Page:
Lives of the fellows

Norman Boyne Finter

b.8 July 1924 d.13 April 2012
MB BChir Cantab(1947) MRCP(1948) FRCP(1982)

Norman Finter was head of the virology research and development department at the Wellcome Research Laboratories and a key figure in the development of interferon. He was born in Bristol, the son of Francis Boyne Finter, a schoolmaster at Clifton College, where Finter was educated. He went on to study at Emmanuel College, Cambridge University, and then Guy’s Hospital Medical School. He had always intended to become a medical microbiologist. As he himself stated, he had a ‘grudge’ against bacteria – at the age of four, he developed a tuberculosis infection of the spine and spent three years in hospital, immobilised in a plaster cast.

He qualified MB BChir in 1947 and held house appointments at Guy’s. In a minor capacity, he was involved in the first clinical trials of penicillin and later of streptomycin in civilian medicine in the UK. In 1948 he became a junior lecturer in the department of pathology at Cambridge. He had intended to study a potential problem with the clinical use of penicillin, but, in September 1948, as he arrived, a local epidemic of mumps was in progress and he was invited to investigate. He soon became fascinated by the subject of viruses and, realising it was a rapidly developing area of research, decided to become a virologist.

From 1950 to 1951 he spent a year in Philadelphia, on a research fellowship, working with Werner Henle, an acknowledged expert on the mumps virus. Henle was also investigating the so-called ‘interference phenomenon’, where one virus seemed to inhibit the growth of another virus, but had not been able to identify the mechanism or mechanisms likely to be involved.

In 1953 Finter joined the Medical Research Council (MRC) as a member of the external staff. In the mid 1950s, Alick Isaacs was also investigating the interference phenomenon and, in 1957, with Jean Lindenmann, announced the discovery of ‘the interferon’, a set of proteins made by the body’s cells as a defensive response to viruses. The MRC, following criticism of its failure to patent penicillin and exploit its commercial use, was keen speed up the development of interferon. Scientists from Glaxo Laboratories, the Wellcome Foundation and the pharmaceuticals division of ICI were encouraged to collaborate and, with the MRC, together formed the MRC scientific committee on interferon. Finter, by then a member of the virology department of ICI, became a member. The committee met every three to four months, chaired first by Isaacs and then by David Tyrrell [Munk’s Roll, Vol.XII, web].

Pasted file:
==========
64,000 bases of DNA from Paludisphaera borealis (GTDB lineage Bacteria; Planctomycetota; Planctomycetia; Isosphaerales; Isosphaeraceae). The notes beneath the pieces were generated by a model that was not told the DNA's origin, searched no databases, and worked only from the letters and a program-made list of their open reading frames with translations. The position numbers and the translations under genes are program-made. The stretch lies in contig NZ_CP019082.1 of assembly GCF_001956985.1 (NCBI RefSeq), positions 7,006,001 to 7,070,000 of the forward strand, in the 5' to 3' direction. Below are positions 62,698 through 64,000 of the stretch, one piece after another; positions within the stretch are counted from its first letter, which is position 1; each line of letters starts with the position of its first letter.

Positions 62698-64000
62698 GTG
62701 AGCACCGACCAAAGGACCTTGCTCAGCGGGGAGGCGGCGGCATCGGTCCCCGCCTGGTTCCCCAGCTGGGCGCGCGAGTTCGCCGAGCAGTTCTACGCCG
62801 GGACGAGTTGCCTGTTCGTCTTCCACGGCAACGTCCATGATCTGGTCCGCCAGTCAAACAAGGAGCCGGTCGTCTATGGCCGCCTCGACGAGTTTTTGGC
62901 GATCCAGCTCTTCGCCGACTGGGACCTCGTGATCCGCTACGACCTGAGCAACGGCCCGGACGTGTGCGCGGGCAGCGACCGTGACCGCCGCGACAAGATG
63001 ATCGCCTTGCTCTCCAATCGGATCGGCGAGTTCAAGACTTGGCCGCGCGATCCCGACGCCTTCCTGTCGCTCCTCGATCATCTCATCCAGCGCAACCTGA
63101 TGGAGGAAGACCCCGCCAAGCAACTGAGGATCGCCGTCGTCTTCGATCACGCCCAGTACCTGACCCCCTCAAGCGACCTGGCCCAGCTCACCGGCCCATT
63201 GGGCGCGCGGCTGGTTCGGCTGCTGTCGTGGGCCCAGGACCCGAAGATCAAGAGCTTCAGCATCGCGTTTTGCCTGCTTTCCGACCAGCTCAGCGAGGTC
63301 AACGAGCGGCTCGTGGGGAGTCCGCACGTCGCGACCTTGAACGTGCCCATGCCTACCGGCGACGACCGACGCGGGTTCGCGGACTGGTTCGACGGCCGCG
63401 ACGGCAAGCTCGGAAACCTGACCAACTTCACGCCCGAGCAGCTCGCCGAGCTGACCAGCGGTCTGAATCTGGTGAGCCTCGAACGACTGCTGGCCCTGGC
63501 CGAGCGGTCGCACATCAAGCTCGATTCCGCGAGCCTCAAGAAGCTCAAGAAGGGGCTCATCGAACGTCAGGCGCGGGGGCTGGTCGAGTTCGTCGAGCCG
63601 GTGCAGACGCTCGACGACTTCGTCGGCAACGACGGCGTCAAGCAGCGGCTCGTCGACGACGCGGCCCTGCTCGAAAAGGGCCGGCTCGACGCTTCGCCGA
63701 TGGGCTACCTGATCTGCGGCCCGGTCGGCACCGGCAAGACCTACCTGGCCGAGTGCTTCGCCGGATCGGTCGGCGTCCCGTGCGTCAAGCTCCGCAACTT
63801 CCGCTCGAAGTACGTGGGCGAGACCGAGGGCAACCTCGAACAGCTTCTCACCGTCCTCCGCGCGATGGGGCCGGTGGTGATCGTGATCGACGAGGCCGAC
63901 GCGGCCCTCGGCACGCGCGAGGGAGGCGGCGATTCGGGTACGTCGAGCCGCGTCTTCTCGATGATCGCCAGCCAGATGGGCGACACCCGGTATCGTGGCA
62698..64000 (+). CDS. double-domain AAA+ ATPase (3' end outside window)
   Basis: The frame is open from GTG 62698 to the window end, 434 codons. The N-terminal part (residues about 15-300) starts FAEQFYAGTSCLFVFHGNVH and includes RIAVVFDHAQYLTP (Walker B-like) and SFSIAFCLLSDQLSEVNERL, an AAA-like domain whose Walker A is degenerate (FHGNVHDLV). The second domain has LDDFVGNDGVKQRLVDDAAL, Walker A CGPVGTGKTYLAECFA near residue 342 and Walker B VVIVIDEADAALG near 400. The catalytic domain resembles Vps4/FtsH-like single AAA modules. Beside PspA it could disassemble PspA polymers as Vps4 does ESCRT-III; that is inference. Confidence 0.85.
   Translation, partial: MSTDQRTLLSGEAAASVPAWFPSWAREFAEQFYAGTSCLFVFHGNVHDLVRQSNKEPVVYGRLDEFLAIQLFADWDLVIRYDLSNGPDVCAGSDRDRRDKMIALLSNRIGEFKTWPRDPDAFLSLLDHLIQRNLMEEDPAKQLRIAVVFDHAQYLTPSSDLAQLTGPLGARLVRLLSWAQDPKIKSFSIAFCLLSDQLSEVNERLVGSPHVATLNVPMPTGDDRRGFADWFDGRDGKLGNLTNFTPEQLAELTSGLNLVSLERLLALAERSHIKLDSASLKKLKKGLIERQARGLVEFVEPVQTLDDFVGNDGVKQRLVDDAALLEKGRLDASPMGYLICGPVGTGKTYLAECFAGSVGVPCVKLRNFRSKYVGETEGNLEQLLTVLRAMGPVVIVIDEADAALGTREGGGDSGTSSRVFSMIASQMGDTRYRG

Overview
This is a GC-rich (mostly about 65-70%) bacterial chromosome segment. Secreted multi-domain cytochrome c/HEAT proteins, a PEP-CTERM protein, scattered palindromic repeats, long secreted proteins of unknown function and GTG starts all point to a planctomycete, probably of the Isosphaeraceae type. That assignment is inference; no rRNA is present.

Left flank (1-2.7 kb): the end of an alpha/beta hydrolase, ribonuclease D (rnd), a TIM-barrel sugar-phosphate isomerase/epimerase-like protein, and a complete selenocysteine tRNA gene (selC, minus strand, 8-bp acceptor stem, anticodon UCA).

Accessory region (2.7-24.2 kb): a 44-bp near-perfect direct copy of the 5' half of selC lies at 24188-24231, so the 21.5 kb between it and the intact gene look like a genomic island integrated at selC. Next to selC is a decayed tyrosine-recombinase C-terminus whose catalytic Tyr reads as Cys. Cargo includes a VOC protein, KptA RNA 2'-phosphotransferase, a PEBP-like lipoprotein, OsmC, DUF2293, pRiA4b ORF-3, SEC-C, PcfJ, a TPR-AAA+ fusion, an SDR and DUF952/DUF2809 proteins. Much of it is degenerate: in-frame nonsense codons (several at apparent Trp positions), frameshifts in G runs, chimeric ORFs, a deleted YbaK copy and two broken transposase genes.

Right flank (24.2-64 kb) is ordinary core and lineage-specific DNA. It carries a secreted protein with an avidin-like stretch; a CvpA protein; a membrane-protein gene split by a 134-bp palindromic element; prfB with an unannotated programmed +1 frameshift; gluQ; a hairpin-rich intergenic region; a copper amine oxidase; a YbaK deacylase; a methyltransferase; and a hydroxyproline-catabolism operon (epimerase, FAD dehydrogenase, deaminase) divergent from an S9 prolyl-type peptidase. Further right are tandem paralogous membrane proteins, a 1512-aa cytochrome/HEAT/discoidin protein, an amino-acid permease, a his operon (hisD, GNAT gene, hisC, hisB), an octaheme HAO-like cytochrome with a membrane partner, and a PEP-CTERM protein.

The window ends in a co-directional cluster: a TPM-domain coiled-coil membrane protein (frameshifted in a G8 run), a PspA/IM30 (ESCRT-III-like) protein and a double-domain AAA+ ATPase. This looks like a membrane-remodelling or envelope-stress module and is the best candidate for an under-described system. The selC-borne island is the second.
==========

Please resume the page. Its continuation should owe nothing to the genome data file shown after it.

Finter went on to become head of the infectious diseases section in the pharmaceuticals division of ICI and then, in 1971, he joined the Wellcome Research Laboratories, as head of the virology department, then leader of the human lymphoblastoid interferon department, subsequently head of the cell culture division and, in 1987, head of the development division. He retired in 1989, but continued for some years as a consultant.

Finter made three major contributions to the field of Interferon research. Firstly, he realised early on the importance of being able to accurately measure the amount of interferon present in biological fluids. With George Galasso and Sidney Grossberg, he helped set up a series of workshops and meetings in the 1970s and 1980s, sponsored by the World Health Organization, with the aim of developing a range of interferon standards for each known interferon type. He was a founder member of the standards sub-committee of the newly-created International Society of Interferon Research.

Secondly, at the suggestion of Isaacs, he edited the first multi-author book on interferon (Interferons Amsterdam, North-Holland Publishing Co, 1966), which proved to be very popular. A completely revised and expanded edition was published in 1973 (Interferons and interferon inducers Amsterdam, London, North-Holland Publishing).

Thirdly, Finter pioneered the large scale production of interferon using transformed human cells. He persuaded the Wellcome Foundation to invest in the manufacture of human lymphoblastoid interferon. The resultant clinical product, Wellferon, gained licences in the UK, Europe and Japan, and became the first widely used British interferon product for, among other conditions, hairy cell leukaemia, juvenile laryngeal papilloma and chronic hepatitis B infection.

Finter also started and co-chaired the International Society for Interferon and Cytokine Research’s archive committee. In 1990 he was awarded the first Hyclone medal of the European Society for Animal Cell Technology in recognition of his work.

In 1959 he married Erika Grau, the daughter of a medical practitioner. They had three children.

RCP editor

[Journal of Interferon & Cytokine Research 27:745-50 (2007); Journal of Interferon & Cytokine Research 33(2):49-51 (2013)]

(Volume XII, page web)

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